Pilot study was done with three samples for each group. During pilot study when reduced light curing time (90 sec) was tried out there was inadequate polymerization from the middle to apical third of the die, but the composite resin that had flown into the centring hole was adequately cured when clinically seen. This could be because the light rays that may have been internally reflected could have caused this to happen. With an increasing distance from the light source, the number of light rays available at the desired angle to get refracted may be less in number. Since Intensity = Energy x Exposure Time to compensate for the loss in intensity, exposure time can be increased [19] . In order to achieve a clinically well-cured sample, curing time was gradually increased. (Till 4 min where a good, hard sample could be obtained).

FTIR [12],[13],[14] was undertaken to assess the degree of conversion, though other methods like raman spectroscopy [15] , knoop hardness [16] , water sorption, magnetic resonance imaging [17] , differential scanning calorimeter [18] are available. This is because Raman Spectroscopy produces fluorescence which affects the conversion in the sample [15] , water sorption doesn't measure the degree of conversion directly, knoop hardness values and FITR values differ considerably as depth increases, magnetic resonance imaging can be used only for experimental purpose and not for regular study purposes and differential scanning calorimeter checks the thermal emission during a reaction [18] . These above mentioned methods do not directly evaluate the carbon - carbon double bond conversion rate which is the true measure of the degree of conversion. Since only FTIR does this, this was chosen in our study. FTIR is a way to determine the true conversion as it measures the residual double bond in the resin based composite and it is highly specific in determining degree of conversion [14] . The degree of conversion is a measure of the percentage of carbon - carbon double bonds that have been converted to single bonds, to form a polymeric resin. The higher the degree of conversion, better the strength. The unreacted carbon-carbon double bond in the sample will absorb infrared rays between the ranges of 1630 - 1730 cm-1. So in the samples tested, the value that lies between 1630 - 1730 cm-1 is chosen as the peak value of absorption.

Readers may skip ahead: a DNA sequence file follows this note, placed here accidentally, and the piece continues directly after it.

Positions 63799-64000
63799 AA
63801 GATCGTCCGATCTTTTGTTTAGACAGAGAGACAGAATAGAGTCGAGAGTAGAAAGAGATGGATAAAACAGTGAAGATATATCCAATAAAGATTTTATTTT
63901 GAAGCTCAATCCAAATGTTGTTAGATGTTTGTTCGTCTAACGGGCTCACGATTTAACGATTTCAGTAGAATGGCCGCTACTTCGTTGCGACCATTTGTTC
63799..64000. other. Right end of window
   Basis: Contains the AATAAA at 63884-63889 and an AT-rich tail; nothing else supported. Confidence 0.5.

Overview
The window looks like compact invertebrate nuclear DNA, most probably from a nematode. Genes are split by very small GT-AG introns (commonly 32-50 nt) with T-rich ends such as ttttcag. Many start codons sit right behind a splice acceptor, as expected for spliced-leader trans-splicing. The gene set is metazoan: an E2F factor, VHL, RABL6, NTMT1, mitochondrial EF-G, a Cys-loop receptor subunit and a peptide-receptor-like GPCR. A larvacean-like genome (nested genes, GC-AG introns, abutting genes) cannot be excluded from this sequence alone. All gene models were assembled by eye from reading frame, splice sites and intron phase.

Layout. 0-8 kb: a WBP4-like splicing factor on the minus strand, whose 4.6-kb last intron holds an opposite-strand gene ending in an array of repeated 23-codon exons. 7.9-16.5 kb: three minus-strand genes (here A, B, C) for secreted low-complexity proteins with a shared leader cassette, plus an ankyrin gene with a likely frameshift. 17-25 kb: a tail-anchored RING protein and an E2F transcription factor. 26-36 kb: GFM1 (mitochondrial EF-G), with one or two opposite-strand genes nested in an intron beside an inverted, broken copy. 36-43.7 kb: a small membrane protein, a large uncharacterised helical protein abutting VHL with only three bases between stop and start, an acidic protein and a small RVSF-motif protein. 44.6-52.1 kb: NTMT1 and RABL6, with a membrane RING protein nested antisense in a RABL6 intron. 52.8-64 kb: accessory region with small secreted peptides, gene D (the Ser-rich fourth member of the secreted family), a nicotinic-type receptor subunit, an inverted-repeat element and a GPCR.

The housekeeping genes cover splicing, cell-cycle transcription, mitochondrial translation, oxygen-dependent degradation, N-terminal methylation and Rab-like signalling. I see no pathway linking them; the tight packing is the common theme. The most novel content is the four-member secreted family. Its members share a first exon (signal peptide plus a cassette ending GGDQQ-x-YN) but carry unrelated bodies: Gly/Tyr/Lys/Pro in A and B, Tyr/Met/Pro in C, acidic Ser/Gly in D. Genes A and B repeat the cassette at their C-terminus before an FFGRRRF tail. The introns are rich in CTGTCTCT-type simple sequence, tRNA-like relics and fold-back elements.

The potassium bromide pellets are used as potassium bromide allows the infrared rays to pass through without any distortion. This can be kept as a background value, against which the amount of light absorbed is calculated by the computer and a graphical value is given depicting the percentage of light transmission against the wave numbers passed in 32 seconds. Earliest studies to check polymerization in root canals used KHN. Though the knoop hardness testing correlates with the degree of conversion testing, it has been shown that the degree of conversion values declines more rapidly than hardness, with increasing sample depth [20]

The reason for the decrease in the degree of conversion as the depth increased could be because of the increasing distance from the light source [9] . Though a light transmitting post is claimed to pass light along its length it doesn't sufficiently cure the resin composite at the sides. This is because light­transmitting posts acts in a manner, similar to optical fibers, (total internal reflection) and carries some light rays to a focused area deep down its length. Since the light diffusing out through the sides of the post due to refraction may be less, and as intensity falls with increasing distance from the source, a short exposure time is not sufficient. (Intensity = Energy x Exposure time). Increasing the exposure time, in this study could be the reason for the degree of conversion of the composite resin in Group-II and Group III to fall within the acceptable range of43% 78% [21]